Long Term Care Insurance
Men have a one in five chance of needing care whereas women have a one in three. Although women live longer than men, they have a higher risk of needing long-term care before they die.
NHS continuing healthcare is often described as ‘fully funded care’ and meets the full cost of care in a care home for residents whose primary need for being in care is health-based.
Each local authority sets its own priorities in determining what funding is available for long term care and what severity of need is required to become eligible. Each individual’s health need is assessed by the patient’s Clinical Commissioning Group.
Individuals assessed as needing nursing care in a nursing home are entitled to receive nursing care allowance.
Attendance allowance can be claimed if the individual pays their own care fees and is paid by the DWP to eligible people over the age of 65. However, it can also be paid to younger people who qualify for Disability Living Allowance or Personal Independence Payments.
When assessing an individual’s level of contribution, the local authority must always leave them with a sum of money to cover some of their own personal expenses. This is called the PEA (personal expenses allowance) and is currently £24.40 per week.
Charging for Residential Accommodation Guide
Local Authorities must use national guidance for making assessments contained in a Department of Health document called CRAG (Charging for Residential Accommodation Guide) that takes into account income and capital when determining what local authorities can charge. None of these forms of income or capital would be taken into account by a local authority:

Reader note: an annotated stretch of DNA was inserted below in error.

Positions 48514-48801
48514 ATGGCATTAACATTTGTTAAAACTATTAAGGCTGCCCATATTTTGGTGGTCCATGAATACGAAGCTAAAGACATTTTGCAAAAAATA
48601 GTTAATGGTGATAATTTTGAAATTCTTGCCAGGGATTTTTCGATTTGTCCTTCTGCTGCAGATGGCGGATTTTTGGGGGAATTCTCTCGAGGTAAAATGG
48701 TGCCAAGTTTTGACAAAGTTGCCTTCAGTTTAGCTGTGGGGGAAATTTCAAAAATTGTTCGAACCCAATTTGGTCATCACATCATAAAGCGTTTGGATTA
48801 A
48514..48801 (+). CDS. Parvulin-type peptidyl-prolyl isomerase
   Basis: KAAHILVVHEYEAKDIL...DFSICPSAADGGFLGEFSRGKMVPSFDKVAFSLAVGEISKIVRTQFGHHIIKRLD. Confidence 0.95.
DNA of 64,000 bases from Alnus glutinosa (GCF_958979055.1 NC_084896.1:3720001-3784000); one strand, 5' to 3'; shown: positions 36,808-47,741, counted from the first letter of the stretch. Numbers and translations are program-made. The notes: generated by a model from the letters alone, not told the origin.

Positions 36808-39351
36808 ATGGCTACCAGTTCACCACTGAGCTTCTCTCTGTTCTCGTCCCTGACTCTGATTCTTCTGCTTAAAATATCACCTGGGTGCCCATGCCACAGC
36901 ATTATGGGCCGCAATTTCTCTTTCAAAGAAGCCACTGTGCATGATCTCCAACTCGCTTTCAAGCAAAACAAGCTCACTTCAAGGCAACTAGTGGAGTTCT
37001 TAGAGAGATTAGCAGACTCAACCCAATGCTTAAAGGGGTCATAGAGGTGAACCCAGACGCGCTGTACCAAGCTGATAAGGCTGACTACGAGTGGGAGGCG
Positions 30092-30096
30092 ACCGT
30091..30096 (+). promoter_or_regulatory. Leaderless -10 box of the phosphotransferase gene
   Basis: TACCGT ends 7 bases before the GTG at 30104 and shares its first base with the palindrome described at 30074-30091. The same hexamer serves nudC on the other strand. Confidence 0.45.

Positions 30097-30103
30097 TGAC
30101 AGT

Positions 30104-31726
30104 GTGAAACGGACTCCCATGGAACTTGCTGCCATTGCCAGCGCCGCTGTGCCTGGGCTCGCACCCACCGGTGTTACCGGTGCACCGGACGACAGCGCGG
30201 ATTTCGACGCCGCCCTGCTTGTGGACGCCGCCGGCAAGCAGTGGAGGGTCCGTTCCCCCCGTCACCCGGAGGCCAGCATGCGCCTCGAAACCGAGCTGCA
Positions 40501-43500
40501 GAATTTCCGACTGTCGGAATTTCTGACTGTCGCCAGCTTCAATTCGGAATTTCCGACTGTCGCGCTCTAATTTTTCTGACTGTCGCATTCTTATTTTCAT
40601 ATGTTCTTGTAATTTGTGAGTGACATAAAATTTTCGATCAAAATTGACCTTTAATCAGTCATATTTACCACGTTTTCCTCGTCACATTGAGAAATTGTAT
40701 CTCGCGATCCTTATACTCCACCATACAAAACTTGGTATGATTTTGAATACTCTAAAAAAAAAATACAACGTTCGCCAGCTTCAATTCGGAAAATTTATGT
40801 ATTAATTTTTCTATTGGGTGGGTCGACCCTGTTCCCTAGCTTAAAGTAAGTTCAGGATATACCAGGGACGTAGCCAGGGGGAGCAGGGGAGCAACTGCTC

- pension funds (although pension income is taken into account)
- personal possessions
- the surrender value of life insurance
- investment bonds
Deferred Payment Plan
The value of an individual’s home is disregarded for twelve weeks from the date they enter a residential home.
If a person’s assets, excluding their property, are worth less than £23,250, the local authority cannot force them to sell their home. Instead a charge is put on the property to be repaid on death which allows the property to be rented. This is called a deferred payment plan.
The burden of proof is with the local authority for proving deliberate deprivation but it only has to prove that deliberate deprivation was a significant motive – not the only motive.
When considering whether deliberate deprivation has occurred, a financial adviser should record the motives of the investor in a suitability letter.
A viatical settlement provides an immediate cash benefit that is expressed as a percentage of the expected value of the policy to be paid out on death. It is a suitable option for someone with a terminal illness that has a prognosis of less than 36 months, particularly if they need care at home. It, effectively, converts a life assurance policy into critical illness benefit but it might affect means-tested benefit entitlement.